Their committees hold most hearings covering U.S. policy toward Latin America, and write legislation, including periodic re-authorizations of foreign assistance programs. Their legislative output, at least where Latin America is concerned, has been quite modest in recent years.
Appropriations State / Foreign Operations Subcommittee: Kay Granger (R-Texas)
Rep. Granger, a moderate conservative and one-time mayor of Fort Worth, has little record on Latin America policy. Her subcommittee writes the “first draft” of the annual foreign aid budget bill, deciding which countries get what kind of aid, and under what conditions. The House foreign aid bill must be reconciled with the Senate’s bill, which is initially drafted by a subcommittee chaired by Sen. Patrick Leahy (D-Vermont). Leahy has been a leading advocate for human rights and development assistance in the Americas.
This committee’s chief importance for Latin America is its role in initiating the House’s consideration of free trade agreements. Both Reps. Camp, a moderate conservative, and Brady, a “small government” conservative, have gone on record favoring ratification of the agreements that the Bush administration signed in 2006 with Colombia and Panama.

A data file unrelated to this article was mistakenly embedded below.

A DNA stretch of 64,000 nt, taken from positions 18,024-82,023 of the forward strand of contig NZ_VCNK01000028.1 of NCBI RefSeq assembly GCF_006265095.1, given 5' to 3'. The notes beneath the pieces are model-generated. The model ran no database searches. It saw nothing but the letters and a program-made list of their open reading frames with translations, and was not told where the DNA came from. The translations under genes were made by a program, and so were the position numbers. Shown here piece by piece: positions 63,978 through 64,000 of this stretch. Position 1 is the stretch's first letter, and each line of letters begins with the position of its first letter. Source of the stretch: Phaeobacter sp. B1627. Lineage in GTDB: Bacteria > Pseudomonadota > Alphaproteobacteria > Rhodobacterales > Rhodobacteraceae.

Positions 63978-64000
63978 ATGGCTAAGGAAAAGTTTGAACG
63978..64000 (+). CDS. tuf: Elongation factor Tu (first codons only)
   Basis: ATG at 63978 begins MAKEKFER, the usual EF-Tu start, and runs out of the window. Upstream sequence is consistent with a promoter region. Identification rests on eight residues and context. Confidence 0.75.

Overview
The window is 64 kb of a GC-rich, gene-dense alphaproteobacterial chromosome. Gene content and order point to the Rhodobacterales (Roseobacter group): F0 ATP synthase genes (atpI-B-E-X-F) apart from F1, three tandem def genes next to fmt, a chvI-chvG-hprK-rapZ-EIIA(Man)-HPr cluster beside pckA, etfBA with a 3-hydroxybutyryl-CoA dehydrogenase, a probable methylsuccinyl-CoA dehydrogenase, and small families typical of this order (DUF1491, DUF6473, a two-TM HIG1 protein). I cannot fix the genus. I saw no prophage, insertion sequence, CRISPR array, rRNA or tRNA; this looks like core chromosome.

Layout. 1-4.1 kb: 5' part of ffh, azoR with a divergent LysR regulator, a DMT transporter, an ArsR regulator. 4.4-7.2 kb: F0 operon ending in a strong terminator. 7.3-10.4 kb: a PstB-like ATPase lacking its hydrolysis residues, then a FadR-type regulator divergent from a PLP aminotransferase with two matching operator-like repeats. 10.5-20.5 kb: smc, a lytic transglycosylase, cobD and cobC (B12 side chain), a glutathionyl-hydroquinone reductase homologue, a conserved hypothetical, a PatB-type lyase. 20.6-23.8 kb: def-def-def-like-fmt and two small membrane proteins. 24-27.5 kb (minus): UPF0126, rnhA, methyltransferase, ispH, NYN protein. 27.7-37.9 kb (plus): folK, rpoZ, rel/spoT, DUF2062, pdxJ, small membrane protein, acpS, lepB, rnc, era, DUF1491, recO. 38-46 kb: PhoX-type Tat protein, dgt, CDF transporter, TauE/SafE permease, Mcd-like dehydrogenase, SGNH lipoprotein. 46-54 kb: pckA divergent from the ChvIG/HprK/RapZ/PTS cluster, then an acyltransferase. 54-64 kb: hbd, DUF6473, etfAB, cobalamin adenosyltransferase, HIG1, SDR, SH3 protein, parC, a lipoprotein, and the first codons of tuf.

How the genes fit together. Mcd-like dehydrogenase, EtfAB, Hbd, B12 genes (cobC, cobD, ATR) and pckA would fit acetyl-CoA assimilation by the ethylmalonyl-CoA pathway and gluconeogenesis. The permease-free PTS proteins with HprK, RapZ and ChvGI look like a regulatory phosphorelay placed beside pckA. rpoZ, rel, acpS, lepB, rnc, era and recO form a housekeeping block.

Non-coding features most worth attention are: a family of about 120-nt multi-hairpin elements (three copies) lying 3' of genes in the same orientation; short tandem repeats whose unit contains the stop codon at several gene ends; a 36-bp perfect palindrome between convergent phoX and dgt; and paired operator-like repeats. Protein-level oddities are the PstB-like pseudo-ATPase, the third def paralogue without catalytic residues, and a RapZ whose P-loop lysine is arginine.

Armed Services Committee: Howard “Buck” McKeon (R-California)
This committee funds the U.S. Southern Command and a host of counter-drug programs carried out in the region. While these are important U.S. efforts in Latin America, they account for a microscopic portion of the US$750 billion defense budget. The conservative Rep. McKeon has little record on Latin America policy; we can expect from his committee little resistance to a growing Defense Department role in foreign assistance programs, and continued support for the deployment of National Guard personnel at the U.S.-Mexico border.
Oversight and Government Reform Domestic Policy Subcommittee: Jim Jordan (R-Ohio)
This subcommittee oversees drug policy and drafts legislation authorizing the activities of the White House Office of National Drug Control Policy (the “Drug Czar”). The deeply conservative Rep. Jordan is likely to favor continuing the emphasis on military and police assistance that has dominated U.S. overseas drug supply reduction strategy since the 1980s.